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Discussion Starter · #1 ·
Hi there. My horse has recently (that I know of) been eating his own poop and I am wondering why. Although the muddy state of the paddocks has meant that he has been in much of the times, this week the barn owner was able to put the horses out. I have been able to see him during the pandemic and to ride him or at least let him run in the indoor. Also, he usually has hay in his hay net. Any thoughts on what might be going on? This seems to be a new behavior.
 

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The general opinion on this is that horses that eat their own stool (coprophagia) sometimes do so because they are missing certain minerals in their diet. What is your horse getting other than hay? What kinds of mineral supplements?

That being said, it seems that some horses do it out of boredom. It is also apparently harmless for them to eat their own poop since they aren't ingesting anything foreign. Still, most humans feel it is a rather nasty habit.

In my humble opinion, mud isn't a good reason to keep a horse in a stall, if that's what you mean. Horses need turnout. As much as possible. Being stuck inside a box 24/7 is not acceptable, and will lead to all sorts of vices.
 

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Discussion Starter · #3 ·
Thanks for this. He has a himalayan salt ball hanging in his stall and he gets grain in addition to hay. He also gets heave relieve and generic Zirtec because he has heaves. I agree about turnout but it's not up to me; the barn owner decides when they can go out. I do thinks its gross, but if it doesn't harm him I am not so concerned, unless it's a nutritional issue. I will talk to the vet about this.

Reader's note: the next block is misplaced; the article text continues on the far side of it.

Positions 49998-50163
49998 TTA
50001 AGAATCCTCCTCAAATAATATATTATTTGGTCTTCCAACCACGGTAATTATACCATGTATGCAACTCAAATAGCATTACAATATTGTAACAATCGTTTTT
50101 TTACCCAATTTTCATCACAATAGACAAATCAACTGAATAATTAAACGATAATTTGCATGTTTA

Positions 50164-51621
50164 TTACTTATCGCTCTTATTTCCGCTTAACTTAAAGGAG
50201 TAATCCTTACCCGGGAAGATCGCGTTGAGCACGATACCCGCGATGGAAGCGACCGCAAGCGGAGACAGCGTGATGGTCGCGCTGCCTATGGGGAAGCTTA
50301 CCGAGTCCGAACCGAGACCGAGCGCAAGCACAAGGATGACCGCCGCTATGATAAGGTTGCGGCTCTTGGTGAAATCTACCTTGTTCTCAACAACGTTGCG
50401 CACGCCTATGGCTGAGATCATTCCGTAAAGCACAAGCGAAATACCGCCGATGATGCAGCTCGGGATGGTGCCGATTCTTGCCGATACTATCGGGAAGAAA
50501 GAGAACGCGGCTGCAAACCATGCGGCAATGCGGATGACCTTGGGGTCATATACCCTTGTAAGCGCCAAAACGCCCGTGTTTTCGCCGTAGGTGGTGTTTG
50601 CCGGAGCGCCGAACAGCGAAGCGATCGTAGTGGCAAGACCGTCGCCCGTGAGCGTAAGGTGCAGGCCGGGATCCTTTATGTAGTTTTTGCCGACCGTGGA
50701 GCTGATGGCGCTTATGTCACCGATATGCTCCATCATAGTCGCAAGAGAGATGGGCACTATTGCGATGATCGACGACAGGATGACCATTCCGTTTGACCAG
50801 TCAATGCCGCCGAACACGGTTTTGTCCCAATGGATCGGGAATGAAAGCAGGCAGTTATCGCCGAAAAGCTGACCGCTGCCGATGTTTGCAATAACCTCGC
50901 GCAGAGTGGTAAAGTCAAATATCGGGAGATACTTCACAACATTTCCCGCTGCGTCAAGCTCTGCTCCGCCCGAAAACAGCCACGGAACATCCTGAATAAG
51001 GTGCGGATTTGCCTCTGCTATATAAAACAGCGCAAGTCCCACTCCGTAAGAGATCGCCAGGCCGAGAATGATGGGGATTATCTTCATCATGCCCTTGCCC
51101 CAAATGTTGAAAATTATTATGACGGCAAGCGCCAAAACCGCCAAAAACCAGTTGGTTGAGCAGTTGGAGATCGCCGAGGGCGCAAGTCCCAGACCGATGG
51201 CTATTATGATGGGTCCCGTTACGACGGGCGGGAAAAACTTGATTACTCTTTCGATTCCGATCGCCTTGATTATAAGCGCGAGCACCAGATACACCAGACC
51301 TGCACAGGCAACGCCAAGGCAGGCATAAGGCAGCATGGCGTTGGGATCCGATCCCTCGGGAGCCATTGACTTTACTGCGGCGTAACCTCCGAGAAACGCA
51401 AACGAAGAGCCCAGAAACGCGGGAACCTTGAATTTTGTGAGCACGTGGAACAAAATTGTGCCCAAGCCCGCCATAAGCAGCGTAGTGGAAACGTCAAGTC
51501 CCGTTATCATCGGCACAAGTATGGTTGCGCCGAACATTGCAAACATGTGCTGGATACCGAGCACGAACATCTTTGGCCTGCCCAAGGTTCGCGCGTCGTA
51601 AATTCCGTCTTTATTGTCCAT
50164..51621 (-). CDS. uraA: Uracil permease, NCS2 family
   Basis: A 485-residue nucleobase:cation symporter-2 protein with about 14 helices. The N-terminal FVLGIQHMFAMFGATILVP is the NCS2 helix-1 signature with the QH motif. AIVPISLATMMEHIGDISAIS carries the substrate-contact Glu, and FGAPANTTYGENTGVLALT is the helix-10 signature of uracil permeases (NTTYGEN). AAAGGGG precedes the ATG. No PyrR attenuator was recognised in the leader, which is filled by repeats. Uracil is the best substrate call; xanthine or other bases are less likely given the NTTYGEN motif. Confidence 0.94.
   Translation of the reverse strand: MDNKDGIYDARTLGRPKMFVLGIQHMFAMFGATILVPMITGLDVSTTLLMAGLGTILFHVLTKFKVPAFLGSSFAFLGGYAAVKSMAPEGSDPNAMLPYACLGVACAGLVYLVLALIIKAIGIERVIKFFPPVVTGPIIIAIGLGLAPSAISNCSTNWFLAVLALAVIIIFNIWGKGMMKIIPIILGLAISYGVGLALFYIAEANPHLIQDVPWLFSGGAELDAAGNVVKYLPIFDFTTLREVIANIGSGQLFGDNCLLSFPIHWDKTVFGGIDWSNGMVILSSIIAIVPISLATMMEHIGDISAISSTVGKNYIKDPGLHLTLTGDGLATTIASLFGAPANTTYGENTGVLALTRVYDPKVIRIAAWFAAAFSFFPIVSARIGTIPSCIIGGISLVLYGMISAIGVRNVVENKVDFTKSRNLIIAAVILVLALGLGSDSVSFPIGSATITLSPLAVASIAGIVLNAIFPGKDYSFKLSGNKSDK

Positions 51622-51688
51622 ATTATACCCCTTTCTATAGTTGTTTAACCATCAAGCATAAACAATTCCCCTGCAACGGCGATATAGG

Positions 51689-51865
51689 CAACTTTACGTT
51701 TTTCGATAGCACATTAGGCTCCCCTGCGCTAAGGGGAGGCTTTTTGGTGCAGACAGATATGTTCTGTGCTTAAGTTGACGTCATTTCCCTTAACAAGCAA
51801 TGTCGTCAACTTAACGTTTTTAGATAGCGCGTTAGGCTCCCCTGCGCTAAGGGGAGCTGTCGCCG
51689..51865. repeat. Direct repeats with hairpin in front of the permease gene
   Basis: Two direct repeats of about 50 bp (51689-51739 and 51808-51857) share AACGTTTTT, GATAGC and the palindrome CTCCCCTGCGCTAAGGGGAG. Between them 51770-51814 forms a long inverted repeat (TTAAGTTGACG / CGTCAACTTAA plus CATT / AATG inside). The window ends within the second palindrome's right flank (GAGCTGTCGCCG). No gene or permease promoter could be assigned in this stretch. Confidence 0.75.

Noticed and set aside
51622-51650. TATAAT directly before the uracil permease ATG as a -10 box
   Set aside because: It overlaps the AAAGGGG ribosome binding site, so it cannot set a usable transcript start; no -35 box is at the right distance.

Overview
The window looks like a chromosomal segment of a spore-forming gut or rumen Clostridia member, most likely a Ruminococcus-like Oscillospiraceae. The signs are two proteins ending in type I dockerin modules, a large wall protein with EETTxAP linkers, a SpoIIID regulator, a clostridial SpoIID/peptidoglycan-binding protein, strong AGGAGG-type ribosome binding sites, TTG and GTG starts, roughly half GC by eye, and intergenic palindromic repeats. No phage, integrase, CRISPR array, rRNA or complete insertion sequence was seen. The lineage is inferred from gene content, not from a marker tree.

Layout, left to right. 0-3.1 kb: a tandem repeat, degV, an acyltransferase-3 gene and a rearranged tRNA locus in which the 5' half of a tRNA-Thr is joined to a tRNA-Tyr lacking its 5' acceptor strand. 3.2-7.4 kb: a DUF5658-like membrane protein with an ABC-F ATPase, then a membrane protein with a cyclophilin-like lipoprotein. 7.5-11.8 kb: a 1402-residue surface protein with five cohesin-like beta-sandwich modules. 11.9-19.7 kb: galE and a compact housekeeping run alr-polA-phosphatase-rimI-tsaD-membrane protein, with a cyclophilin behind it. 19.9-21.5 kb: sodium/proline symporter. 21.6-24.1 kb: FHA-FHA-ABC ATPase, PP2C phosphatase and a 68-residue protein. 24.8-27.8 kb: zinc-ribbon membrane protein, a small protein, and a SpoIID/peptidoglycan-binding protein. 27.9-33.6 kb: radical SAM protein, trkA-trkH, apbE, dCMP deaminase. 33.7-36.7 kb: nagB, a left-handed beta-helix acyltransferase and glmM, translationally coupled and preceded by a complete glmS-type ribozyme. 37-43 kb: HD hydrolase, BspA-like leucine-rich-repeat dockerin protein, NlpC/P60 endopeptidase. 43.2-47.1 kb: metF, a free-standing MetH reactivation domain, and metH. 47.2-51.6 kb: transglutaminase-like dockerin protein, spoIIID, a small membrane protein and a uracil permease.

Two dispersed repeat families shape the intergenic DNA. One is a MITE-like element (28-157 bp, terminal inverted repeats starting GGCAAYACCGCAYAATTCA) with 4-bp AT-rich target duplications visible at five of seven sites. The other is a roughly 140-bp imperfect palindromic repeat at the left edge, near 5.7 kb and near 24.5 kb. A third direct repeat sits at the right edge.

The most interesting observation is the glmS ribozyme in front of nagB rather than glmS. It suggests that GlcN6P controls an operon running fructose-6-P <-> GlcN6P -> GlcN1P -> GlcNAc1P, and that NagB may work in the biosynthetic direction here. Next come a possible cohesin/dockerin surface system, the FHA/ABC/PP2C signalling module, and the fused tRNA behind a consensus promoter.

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Thanks for this. He has a himalayan salt ball hanging in his stall and he gets grain in addition to hay. He also gets heave relieve and generic Zirtec because he has heaves. I agree about turnout but it's not up to me; the barn owner decides when they can go out. I do thinks its gross, but if it doesn't harm him I am not so concerned, unless it's a nutritional issue. I will talk to the vet about this.
You might consider a ration balancer. Ideally, you have his hay analyzed (companies such as Equi-analytical do this very cheaply), add in the grain (what grain? pelleted feed?) and figure out the nutritional values of them added up. There are basic things horses need, such as zinc, copper, cobalt, salt, and possibly iron and selenium depending on where you live and what's in your feed (those minerals may already be present in your soil, thus the need for testing). The problem with salt blocks is that firstly, horses' tongues aren't rough enough to get the correct amount of minerals, secondly, there is no way of knowing if the horse is actually getting the right minerals. It isn't a one-size-fits-all - it all depends on what the horse is getting from its grass, hay, and other sources. Finally, I stopped feeding Himalayan salt licks personally because they contain elements like arsenic (naturally present in soil, but not necessarily something I want to feed) and a lot of iron. Most soil in North America is high in iron, and too much iron causes a lot of problems so the last thing I want to is to give more iron. I do provide salt licks for my horses, but they are plain, white salt. I also give them a supplement containing all the additional minerals they need, which I add to a mash of timothy hay cubes and beet pulp (sugar free) so they only get what they need, no thing more. No fillers, no grains, no sugar.